Background: Recent endoscopic technology has revealed that small intestinal injury is a serious threat to patients receiving nonsteroidal anti-inflammatory drugs (NSAIDs). We previously showed that Japanese herbal medicine, Orengedokuto (OGT; Huang-Lian-Jie-Du-Tang in Chinese), protects mice from lethal indomethacin (IND)-induced enteropathy. To elucidate the mechanism of the protective effect of OGT, we performed microarray analyses and high power statistical analyses of microarray data using new bioinformatics tools. Methods: Female BALB/c mice were subcutaneously injected with IND (20 mg/ kg) once a day for 2 days. OGT-treated mice received a diet containing OGT from the first IND injection until the end of the experiment. Gene expression signals of small intestine were obtained with GeneChip®. Analyses for overrepresentation of Gene Ontology categories were conducted using MetaGene Profiler (MGP) and the changes were visualized by Cell Illustrator Online (CIO). Furthermore, active ingredients of OGT were investigated. Results: MGP and CIO suggested a critical role for the adenosine system, especially adenosine deaminase (ADA), a key enzyme of adenosine catabolism. Quantitative real time RT-PCR and in situ hybridization showed that OGT decreased the expression of ADA, which possibly resulted in the elevation of the anti-inflammatory nucleoside adenosine. Blockade of the adenosine A2a receptor abrogated the protective effect of OGT. Berberine, a major ingredient of OGT, suppressed ADA expression and reduced the incidence of lethality. Conclusions: OGT may prevent IND-induced enteropathy by decreasing ADA which results in the elevation of adenosine. Modulation of the adenosine system may be an efficient therapeutic strategy for NSAID-induced enteropathy.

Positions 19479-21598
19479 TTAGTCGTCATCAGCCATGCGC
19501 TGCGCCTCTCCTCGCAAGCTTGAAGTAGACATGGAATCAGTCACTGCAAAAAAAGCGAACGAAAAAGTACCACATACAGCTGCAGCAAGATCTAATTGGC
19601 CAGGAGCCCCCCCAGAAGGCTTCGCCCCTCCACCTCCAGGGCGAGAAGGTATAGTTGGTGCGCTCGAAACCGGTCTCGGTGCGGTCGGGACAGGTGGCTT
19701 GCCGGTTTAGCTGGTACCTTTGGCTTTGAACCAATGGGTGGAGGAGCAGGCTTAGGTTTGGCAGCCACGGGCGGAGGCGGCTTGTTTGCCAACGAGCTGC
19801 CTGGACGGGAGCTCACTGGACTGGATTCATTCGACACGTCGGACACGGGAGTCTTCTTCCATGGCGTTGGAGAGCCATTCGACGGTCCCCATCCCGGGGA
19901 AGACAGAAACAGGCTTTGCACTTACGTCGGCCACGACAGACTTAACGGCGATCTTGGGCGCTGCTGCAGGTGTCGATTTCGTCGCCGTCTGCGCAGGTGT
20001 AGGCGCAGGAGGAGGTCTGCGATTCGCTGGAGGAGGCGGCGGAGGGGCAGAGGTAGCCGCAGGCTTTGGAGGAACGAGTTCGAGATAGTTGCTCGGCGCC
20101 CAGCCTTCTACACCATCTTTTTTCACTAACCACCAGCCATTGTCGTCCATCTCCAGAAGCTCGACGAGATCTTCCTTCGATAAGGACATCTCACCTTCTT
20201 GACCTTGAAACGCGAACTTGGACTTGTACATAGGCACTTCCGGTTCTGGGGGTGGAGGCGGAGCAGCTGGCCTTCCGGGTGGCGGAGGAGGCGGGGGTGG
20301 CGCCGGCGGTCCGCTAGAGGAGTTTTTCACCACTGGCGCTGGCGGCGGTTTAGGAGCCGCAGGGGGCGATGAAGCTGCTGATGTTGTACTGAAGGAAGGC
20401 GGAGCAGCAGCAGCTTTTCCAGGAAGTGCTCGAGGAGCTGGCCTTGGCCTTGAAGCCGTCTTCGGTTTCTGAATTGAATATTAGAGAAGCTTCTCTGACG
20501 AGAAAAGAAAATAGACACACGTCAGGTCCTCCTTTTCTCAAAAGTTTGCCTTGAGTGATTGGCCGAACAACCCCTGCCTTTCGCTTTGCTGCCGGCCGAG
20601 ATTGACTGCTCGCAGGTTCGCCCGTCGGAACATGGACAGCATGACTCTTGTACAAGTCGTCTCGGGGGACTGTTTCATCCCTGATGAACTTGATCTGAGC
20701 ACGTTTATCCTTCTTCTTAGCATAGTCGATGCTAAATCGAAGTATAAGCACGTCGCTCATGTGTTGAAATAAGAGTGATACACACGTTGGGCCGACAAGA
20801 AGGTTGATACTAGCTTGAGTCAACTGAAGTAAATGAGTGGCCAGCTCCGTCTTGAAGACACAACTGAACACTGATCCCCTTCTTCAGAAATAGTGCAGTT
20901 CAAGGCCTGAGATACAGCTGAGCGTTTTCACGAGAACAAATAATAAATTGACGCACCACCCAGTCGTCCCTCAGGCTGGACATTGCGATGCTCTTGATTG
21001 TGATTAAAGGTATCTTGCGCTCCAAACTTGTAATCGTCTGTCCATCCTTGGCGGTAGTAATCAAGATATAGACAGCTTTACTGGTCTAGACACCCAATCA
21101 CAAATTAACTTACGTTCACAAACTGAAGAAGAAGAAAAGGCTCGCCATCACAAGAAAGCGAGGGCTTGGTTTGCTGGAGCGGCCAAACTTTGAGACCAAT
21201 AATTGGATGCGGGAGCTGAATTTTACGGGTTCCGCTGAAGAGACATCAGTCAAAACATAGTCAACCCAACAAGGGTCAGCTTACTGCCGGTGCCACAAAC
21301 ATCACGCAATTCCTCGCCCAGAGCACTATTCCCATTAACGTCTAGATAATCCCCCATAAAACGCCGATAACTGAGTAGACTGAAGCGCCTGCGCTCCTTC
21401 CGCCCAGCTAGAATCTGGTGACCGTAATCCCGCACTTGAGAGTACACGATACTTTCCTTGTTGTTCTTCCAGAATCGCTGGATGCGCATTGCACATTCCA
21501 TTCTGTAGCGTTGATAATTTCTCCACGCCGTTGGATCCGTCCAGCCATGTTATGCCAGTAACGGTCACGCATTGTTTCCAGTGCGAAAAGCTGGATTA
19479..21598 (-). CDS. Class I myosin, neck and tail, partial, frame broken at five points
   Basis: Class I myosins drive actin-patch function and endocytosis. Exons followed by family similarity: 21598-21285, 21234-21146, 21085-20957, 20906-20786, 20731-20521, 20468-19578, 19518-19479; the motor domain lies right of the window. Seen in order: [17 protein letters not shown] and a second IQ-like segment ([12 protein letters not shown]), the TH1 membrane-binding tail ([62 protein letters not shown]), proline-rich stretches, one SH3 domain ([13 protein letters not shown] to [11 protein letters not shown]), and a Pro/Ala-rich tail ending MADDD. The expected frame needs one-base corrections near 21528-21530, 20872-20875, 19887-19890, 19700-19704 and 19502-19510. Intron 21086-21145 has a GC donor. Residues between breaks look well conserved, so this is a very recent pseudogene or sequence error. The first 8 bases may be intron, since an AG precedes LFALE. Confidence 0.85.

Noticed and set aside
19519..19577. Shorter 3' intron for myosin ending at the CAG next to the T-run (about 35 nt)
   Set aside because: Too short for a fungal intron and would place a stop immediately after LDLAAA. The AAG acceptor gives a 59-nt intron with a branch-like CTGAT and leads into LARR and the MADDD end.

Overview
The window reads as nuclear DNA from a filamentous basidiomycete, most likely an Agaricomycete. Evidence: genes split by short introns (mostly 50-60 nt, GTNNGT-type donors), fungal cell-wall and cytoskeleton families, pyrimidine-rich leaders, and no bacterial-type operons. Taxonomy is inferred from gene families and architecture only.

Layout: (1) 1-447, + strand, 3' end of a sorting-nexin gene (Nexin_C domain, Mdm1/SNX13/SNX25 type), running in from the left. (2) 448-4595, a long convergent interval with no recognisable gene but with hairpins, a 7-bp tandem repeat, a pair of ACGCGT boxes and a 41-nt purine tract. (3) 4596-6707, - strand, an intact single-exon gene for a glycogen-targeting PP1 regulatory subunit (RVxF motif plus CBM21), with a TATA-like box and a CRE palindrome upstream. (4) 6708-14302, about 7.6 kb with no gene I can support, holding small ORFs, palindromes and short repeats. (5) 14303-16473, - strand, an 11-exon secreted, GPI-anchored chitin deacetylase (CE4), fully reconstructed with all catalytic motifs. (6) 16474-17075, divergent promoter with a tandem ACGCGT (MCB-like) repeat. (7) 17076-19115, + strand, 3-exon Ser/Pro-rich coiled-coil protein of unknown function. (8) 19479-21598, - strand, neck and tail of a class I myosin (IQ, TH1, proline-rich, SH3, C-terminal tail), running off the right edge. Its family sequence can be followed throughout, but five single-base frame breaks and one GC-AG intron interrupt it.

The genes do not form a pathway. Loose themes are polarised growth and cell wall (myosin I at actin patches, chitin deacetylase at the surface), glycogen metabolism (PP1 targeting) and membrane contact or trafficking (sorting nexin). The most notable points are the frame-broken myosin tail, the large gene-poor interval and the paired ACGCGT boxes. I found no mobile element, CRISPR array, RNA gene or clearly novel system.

- Adenosine deaminase
- Herbal medicine
- Nonsteroidal anti-inflammatory drug
- Small intestinal injury
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